Calcium - Ca in ionic form, Ca2+, is essential for clotting of blood and it acts at many stages. Ca ions serve to form complexes with lipids, which take part in blood clotting. In health or disease blood has always sufficient Ca2+ for this purpose. In other words, a Ca2+ deficiency is never a cause of a prolonged clotting time in man.

Factor V - It is activated by small amount of thrombin which in turn leads to a greater formation of thrombin. But an excess of thrombin destroys it and causes its disappearance from serum. It is unstable in the citrated plasma. Its congenital deficiency is the cause of parahemophilia, a mild bleeding disorder.

Factor VII - It is stable on storage. It acts as co-thromboplastin in the working of extrinsic system of blood cloning. Its congenital deficiency has been seen very rarely. It has up to 50 % carbohydrate in its molecule.

Factor VIII-C - It is also called platelet cofactor-I and anti-hemophilic globulin. Its deficiency causes the classical hemophilia (now called hemophilia A). Hemophilia is discussed later in detail. This factor is readily inactivated in vitro.

Factor IX - It is also called Christmas factor because its deficiency was first demonstrated in a patient with the surname Christmas whose bleeding disease was named Christmas disease. This disease is also called hemophilia B.

Factor X - It is an alpha globulin present both in scrum and plasma. I deficiency is seen in both sexes equally as a congenital defect.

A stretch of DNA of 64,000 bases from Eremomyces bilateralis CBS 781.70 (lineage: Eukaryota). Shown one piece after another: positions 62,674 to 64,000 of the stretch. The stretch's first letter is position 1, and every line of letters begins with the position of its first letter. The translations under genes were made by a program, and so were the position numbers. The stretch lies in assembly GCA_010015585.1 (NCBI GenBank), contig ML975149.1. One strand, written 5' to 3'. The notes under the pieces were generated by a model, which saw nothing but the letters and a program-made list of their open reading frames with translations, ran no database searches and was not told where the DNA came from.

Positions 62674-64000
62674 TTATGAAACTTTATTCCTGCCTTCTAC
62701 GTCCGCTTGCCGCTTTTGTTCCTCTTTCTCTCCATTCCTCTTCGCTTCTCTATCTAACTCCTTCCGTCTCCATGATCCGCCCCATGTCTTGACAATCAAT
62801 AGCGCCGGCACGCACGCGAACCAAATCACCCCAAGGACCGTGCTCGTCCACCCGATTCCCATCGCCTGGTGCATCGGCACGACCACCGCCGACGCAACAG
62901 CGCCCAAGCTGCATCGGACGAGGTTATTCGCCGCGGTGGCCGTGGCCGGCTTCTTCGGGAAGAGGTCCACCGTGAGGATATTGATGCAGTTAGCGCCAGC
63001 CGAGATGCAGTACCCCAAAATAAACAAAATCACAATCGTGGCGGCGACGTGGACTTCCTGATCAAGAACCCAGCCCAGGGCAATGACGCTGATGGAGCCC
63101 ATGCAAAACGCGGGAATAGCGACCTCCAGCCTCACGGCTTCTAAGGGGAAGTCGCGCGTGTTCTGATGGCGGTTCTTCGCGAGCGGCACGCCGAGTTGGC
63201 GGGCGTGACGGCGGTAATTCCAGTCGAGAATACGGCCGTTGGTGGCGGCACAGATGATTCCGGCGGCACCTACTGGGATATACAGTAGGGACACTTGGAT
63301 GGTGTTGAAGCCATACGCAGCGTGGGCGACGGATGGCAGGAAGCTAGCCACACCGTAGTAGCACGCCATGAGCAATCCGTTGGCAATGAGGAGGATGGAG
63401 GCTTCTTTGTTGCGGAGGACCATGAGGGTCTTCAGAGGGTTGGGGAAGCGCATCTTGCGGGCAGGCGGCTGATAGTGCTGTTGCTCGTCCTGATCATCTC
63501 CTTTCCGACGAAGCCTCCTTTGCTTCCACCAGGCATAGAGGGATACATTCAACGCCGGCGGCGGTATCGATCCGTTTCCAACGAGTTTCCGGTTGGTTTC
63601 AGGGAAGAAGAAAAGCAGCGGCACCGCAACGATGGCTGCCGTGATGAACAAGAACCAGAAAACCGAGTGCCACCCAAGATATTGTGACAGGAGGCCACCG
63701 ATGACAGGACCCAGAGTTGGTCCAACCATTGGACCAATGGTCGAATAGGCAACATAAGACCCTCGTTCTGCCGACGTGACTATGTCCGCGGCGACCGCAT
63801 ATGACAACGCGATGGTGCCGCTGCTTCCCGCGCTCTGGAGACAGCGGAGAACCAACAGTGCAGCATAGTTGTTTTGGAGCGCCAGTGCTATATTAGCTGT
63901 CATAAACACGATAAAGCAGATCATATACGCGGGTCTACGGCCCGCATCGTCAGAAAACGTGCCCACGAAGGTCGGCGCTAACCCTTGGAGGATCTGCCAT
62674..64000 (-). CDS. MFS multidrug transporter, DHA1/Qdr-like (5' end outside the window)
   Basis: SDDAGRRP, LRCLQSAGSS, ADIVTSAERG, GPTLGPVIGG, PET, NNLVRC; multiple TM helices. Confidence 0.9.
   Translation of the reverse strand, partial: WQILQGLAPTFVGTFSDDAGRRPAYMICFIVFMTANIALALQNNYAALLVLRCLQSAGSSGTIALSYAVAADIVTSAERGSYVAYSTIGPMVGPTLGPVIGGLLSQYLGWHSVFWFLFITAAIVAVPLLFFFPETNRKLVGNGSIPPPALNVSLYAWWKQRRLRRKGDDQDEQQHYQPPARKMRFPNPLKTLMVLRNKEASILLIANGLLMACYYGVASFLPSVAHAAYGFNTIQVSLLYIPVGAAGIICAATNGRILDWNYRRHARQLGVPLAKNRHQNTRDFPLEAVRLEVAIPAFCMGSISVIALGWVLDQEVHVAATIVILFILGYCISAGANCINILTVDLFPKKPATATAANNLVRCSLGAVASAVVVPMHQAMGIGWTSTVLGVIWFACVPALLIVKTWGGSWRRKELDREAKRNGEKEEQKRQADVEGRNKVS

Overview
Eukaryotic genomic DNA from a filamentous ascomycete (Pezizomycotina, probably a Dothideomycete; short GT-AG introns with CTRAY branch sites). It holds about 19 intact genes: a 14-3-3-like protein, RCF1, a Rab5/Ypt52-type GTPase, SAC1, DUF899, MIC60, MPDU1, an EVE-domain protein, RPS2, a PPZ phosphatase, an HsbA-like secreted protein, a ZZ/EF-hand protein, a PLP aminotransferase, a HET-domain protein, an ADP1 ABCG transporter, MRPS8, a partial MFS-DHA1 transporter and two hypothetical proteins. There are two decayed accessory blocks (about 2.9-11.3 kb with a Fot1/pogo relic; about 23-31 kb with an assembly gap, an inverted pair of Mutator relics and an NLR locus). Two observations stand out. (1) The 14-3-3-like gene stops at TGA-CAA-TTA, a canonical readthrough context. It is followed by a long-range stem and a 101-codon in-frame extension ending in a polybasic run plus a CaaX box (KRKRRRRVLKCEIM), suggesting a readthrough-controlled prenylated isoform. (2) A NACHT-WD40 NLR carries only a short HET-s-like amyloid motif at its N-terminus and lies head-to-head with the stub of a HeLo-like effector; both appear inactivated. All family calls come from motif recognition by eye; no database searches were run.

Factor XI - Its deficiency causes hemophilia C, which is a mild bleeding disease.

Factor XII - It is activated by surface contact and according to the cascade theory, this process initiates the series of reactions leading to blood clotting. Blood deficient in this factor docs not clot in lest tube, i.e. in vitro. If blood taken from a vein (without letting it being mixed with tissue juice) is placed in a lest tube lined with silicone, it does not clot; this is because the silicone layer is smooth and unwettable and does not permit the activation of factor XII for the same reason. Blood also clots much more slowly when placed in polythene tubes as compared to glass tubes. The deficiency of this factor is seen in persons with Hageman's trait, but they do not generally show bleeding tendency. Its additional roles arc the activation of fibrinolytic system and the plasma kinin syslem. It is activated by contact with glass, negatively charged surfaces, collagen fibers, unbroken skin, sebum, long chain fatty acids, uric acid, fibrin, elastin and homocysteine.

Factor XIII - It is the enzyme transglutaminase, whose function has already been discussed. Persons with congenital deficiency of this factor have bleeding tendencies and poor wound healing. Their blood clots all right, but the clot, unlike the normal clot, is unstable and can be solubilized in 5 molar urea or 1 % monochloracetic acid solution.

2. Valuation of clotting

a) Coagulogram (Time of clotting by Ly-Wait Ц 5-10 minutes; time of plasma recalcification Ц 60-120 seconds; thrombotest Ц IV, V, VI degree; thromboplastin time Ц 12-15 seconds; thromboplastin index Ц 80-105 %; concentration of fibrinogen Ц 2-4 g/L; tolerancy of plasma to heparin Ц 6-11 minutes; heparin time Ц 50-60 seconds; fibrinolysis Ц 15-20 %.)

b) Thromboelastography (Thromboelastography is a method of regestration of plugs forming and characteristic of clot by thromboelastograph. The characteristic of clot in thromboelastogramm: a) time of bloodsТ beginning clot (from the taking the blood to the first waves of amplitude to 1 mm on thromboelastogramm) Ц 8-12 minutes; b) time of thromb producing (time of the first waves of amplitude of 1 mm to 20 mm on thromboelastogramm) Ц 5-8 minutes; c) maximum amplitude (this characteristic of thromb elasticity) Ц 45-60 mm.)